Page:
McCarthy confident speakership intact as temporary spending measure fails
House Speaker Kevin McCarthy brushed off any concerns that Republican lawmakers are gunning for his job, but the looming government shutdown is haunting the California Republican.
Mr. McCarthy told The Washington Times at a press conference Friday that he has “never asked” anyone on his leadership team if they will challenge him for the speakership, and he doesn’t plan to do so.
He spoke before 21 Republicans voted against a stopgap spending measure that he brought to the floor. The defeat could spell doom for Mr. McCarthy if he does not manage to wrangle enough support for a stop-gap measure before the Saturday midnight deadline.
While the House has passed three spending bills, lawmakers still need to pass a temporary spending measure to fund the government.
Rep. Matt Gaetz, Florida Republican, delivered a speech on the House floor Wednesday intensifying his threats to oust Mr. McCarthy, who could be ejected with what’s known as a motion to vacate the chair.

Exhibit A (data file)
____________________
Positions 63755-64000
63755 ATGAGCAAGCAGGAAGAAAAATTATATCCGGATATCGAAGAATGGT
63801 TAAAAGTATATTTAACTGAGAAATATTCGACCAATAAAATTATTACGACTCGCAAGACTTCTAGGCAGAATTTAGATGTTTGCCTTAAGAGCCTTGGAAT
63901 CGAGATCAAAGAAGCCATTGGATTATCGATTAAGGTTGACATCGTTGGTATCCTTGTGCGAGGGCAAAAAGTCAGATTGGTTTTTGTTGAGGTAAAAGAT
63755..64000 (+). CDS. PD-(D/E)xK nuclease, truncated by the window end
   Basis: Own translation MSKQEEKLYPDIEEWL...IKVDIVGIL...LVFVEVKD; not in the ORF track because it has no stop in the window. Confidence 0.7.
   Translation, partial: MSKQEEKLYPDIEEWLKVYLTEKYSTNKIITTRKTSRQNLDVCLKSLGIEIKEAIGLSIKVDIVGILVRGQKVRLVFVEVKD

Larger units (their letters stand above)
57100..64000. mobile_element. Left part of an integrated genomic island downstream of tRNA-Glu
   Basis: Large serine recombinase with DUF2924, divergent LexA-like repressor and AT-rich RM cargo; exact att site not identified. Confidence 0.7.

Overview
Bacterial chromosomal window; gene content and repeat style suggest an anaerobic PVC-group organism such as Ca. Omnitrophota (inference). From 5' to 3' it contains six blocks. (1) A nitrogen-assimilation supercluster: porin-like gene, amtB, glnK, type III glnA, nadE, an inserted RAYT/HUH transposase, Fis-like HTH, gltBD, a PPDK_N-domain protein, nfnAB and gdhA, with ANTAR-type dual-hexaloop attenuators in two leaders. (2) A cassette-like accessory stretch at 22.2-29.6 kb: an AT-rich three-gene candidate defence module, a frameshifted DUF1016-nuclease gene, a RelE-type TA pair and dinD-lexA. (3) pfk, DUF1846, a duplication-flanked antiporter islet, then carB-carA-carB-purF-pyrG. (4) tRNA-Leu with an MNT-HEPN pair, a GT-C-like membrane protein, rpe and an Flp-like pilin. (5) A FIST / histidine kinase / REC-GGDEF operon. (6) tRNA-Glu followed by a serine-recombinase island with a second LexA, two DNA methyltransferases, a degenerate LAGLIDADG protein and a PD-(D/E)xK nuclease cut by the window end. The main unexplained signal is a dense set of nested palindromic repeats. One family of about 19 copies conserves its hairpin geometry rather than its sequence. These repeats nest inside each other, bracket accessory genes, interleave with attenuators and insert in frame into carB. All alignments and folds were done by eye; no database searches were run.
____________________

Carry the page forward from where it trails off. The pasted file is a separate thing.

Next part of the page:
“For the last eight months, this House has been poorly led, and we own that. We have to do something about it,” Mr. Gaetz said. “And you know what? My Democrat colleagues will have an opportunity to do [it].”
Although the Florida Republican said he did not have anyone in mind as a replacement for Mr. McCarthy, there are reports that Rep. Tom Emmer of Minnesota, the House GOP Whip, has been floated as a possibility. Mr. Emmer stated he had “no interest” in challenging Mr. McCarthy.
Other GOP lawmakers told The Washington Times that talk about removing Mr. McCarthy amounts to personality differences between Mr. Gaetz and the speaker, along with the press fueling speculation.
Rep. Byron Donalds, Florida Republican, told reporters that if Mr. McCarthy can take the legislation over the finish line before the deadline Saturday, sour feelings between certain GOP lawmakers and the speaker will likely dissipate.
“It’s touch and go. It’s tough right now. What we’re trying to do [with this entire process] is just rebuild some of that working relationship,” Mr. Donalds said. “Some members are just not there at all right now. But there’s nothing like winning that helps you get people back home.”
Rep. Steve Womack, Arkansas Republican, said that a call to oust Mr. McCarthy would be “kind of getting down in the sewer.”
“When you start talking about and doing motions to vacate and the intra-party rivalries and just all of that airing of dirty laundry,” he told reporters. “I come more from the background [that] I would like to be able to keep personality clashes and differences inside the family.”